The result was announced to loud cheers, and the legislature called on Vice President Dina Boluaarte to take office. He described Pedro Castillo’s move to dissolve Congress as an “attempted coup”.
Peru’s Vice President Dina Boluarte, who was called by Congress to take over as president after the legislature approved the ouster of President Pedro Castillo in an impeachment trial, attends her swearing-in ceremony in Lima (Photo: Reuters)
Peru’s Congress on Wednesday swore in a new president in a day of wide-ranging political drama, with former leader Pedro Castillo being impeached after making a last-ditch effort to stay in power by trying to dissolve Congress. was thrown out at trial.
Ignoring Castillo’s attempt to close the legislature by decree, lawmakers went ahead with the previously planned impeachment trial, with 101 voting in favor of removing him, six against and 10 abstaining.
The result was announced to loud cheers, and the legislature called on Vice President Dina Boluaarte to take office.
Boluarte was sworn in as president until 2026, making her the first woman to lead Peru. He called for a political struggle to overcome the crisis and said that a new cabinet would be formed from all political stripes.
He described Castillo’s move to dissolve Congress as an “attempted coup”.
Peru’s national police shared a photo on Twitter of Castillo sitting unruly at a police station after voting to remove him, saying it had “interfered” with the carrying out of his duties. It referred to Castillo as “the former president”. It was not clear whether he was taken into custody.
Castillo previously said he would temporarily close Congress, start a “government of exception” and call for new legislative elections.
This led to the resignation of key ministers of Castillo’s government and accusations of a “coup d’état” by opposition members and allies. The police and armed forces warned him that the route he had taken to dissolve the Congress was unconstitutional.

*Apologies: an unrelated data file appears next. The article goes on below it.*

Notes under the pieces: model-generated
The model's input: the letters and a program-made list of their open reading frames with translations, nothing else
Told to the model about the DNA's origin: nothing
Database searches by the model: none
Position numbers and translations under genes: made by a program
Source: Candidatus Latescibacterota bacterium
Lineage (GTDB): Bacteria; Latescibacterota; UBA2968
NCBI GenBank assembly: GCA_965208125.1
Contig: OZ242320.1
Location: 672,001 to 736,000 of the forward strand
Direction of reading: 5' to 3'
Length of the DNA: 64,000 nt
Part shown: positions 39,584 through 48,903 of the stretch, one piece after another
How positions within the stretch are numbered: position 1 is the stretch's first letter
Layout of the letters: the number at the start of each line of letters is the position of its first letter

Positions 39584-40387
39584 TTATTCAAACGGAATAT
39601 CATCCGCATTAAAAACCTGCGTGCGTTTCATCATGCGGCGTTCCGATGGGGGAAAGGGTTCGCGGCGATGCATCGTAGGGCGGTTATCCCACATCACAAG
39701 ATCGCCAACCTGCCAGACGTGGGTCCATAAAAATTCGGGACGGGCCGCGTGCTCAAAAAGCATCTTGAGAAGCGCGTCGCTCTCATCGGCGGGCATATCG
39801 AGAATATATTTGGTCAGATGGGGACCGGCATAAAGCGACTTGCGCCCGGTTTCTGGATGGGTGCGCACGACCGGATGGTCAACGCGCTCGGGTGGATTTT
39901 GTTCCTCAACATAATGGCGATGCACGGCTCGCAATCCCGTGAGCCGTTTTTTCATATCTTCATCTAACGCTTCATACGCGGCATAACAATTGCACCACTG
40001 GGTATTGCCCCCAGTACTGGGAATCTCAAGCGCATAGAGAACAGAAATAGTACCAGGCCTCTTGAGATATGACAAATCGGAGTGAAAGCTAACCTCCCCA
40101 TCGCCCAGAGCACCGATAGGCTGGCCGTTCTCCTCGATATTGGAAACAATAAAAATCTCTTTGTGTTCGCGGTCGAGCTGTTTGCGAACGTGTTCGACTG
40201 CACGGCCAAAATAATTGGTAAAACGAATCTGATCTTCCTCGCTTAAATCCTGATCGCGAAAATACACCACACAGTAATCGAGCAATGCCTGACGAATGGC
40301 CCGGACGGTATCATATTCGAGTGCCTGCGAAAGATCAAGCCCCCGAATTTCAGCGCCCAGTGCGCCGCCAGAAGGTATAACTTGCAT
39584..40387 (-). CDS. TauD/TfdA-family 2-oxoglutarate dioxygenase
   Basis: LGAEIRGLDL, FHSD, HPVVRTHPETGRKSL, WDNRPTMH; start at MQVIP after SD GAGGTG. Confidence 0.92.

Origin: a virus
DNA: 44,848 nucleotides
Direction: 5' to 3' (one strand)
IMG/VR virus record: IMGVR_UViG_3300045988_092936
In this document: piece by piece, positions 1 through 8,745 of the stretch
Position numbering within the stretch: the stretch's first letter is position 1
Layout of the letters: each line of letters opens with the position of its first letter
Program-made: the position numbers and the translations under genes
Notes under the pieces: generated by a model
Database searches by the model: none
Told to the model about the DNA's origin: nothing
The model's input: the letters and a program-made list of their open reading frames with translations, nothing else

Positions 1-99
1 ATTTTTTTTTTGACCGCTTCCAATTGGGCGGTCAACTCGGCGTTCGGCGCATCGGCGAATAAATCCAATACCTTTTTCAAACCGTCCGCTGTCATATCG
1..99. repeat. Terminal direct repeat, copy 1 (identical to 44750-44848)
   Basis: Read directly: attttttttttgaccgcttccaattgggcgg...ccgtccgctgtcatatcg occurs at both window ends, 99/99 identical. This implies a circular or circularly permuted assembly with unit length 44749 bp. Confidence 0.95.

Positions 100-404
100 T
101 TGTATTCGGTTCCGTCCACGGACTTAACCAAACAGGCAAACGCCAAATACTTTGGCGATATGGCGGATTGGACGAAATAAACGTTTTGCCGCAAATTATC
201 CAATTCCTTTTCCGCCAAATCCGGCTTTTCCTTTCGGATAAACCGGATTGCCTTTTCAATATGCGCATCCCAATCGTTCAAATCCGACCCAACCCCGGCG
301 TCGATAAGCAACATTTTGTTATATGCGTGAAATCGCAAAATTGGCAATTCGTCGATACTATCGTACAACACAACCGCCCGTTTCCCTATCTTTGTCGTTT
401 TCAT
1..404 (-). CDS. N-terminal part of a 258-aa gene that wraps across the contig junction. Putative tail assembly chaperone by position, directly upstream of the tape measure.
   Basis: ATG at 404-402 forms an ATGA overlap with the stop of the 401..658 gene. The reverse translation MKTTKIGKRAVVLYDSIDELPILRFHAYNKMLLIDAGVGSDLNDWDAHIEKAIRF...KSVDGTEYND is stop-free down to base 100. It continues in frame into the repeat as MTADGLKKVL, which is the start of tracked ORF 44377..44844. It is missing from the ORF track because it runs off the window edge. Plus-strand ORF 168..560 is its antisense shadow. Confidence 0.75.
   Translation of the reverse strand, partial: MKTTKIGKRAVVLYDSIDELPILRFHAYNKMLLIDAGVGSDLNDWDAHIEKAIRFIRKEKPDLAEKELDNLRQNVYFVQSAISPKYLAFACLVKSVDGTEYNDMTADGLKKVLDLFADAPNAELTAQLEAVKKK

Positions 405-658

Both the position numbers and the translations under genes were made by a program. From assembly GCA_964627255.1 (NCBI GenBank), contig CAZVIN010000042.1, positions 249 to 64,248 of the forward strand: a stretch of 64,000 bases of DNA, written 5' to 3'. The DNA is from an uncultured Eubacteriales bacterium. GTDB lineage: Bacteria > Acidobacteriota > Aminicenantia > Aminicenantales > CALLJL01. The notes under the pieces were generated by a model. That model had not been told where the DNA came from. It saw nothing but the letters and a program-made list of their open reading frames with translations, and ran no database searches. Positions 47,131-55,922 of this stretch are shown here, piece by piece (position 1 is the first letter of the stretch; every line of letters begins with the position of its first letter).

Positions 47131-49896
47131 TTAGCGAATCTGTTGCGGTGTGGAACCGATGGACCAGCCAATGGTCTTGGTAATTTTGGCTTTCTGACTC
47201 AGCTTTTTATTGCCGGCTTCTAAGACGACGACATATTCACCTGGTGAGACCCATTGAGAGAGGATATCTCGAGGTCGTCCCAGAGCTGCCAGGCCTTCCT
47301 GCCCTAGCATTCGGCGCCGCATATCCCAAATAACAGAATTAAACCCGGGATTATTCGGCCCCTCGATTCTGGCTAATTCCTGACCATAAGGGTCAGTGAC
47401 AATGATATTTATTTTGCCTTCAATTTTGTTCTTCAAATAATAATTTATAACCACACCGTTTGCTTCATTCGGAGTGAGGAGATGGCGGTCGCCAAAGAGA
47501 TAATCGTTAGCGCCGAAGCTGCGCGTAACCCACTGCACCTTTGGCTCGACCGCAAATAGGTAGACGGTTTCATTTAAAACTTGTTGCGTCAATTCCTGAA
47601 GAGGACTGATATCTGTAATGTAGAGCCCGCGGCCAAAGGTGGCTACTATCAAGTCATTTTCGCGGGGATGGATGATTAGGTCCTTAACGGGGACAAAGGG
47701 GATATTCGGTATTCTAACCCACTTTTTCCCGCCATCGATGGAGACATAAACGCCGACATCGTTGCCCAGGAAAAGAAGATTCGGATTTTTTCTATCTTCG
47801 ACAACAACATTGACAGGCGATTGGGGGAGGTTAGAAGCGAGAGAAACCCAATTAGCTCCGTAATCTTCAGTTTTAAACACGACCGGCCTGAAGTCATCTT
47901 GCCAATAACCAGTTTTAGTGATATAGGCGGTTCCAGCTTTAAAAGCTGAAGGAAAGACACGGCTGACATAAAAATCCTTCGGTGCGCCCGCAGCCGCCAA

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Peru has gone through years of political turmoil, with several leaders being accused of corruption, repeated impeachment attempts, and shortened presidential terms.
The latest legal battle began in October, when the prosecutor’s office filed a constitutional complaint against Castillo for allegedly leading “a criminal organization” to profit from state contracts and obstructing the investigation.
Congress summoned Castillo last week to answer charges of “moral incapacity” to govern.
Castillo called the allegations “slander” by groups that are “seeking to take advantage and seize the power that the people took from them in the election.”
The leftist teacher-turned-president had survived two previous attempts to impeach him since he began his term in July 2021.
But Wednesday’s attempt to dissolve the Congress after his allies deserted him, his ministers resigned and regional powers underscored the need for democratic stability.
US Ambassador to Peru Lisa Kenna wrote on Twitter, “The United States categorically rejects any extra-constitutional act by President Castillo to prevent Congress from fulfilling its mandate.”
The turmoil at the world’s No. 2 copper producer spooked markets, although analysts said the removal of Castillo, who has battled a hostile Congress since taking power, could be a positive for investors.
Peru’s sol currency fell 2% against the dollar to its session low before recovering slightly to trade down 1.4%.
“Peruvian financial markets will suffer but not collapse mainly due to solid domestic fundamentals,” said Andres Abadia at Pantheon Macroeconomics.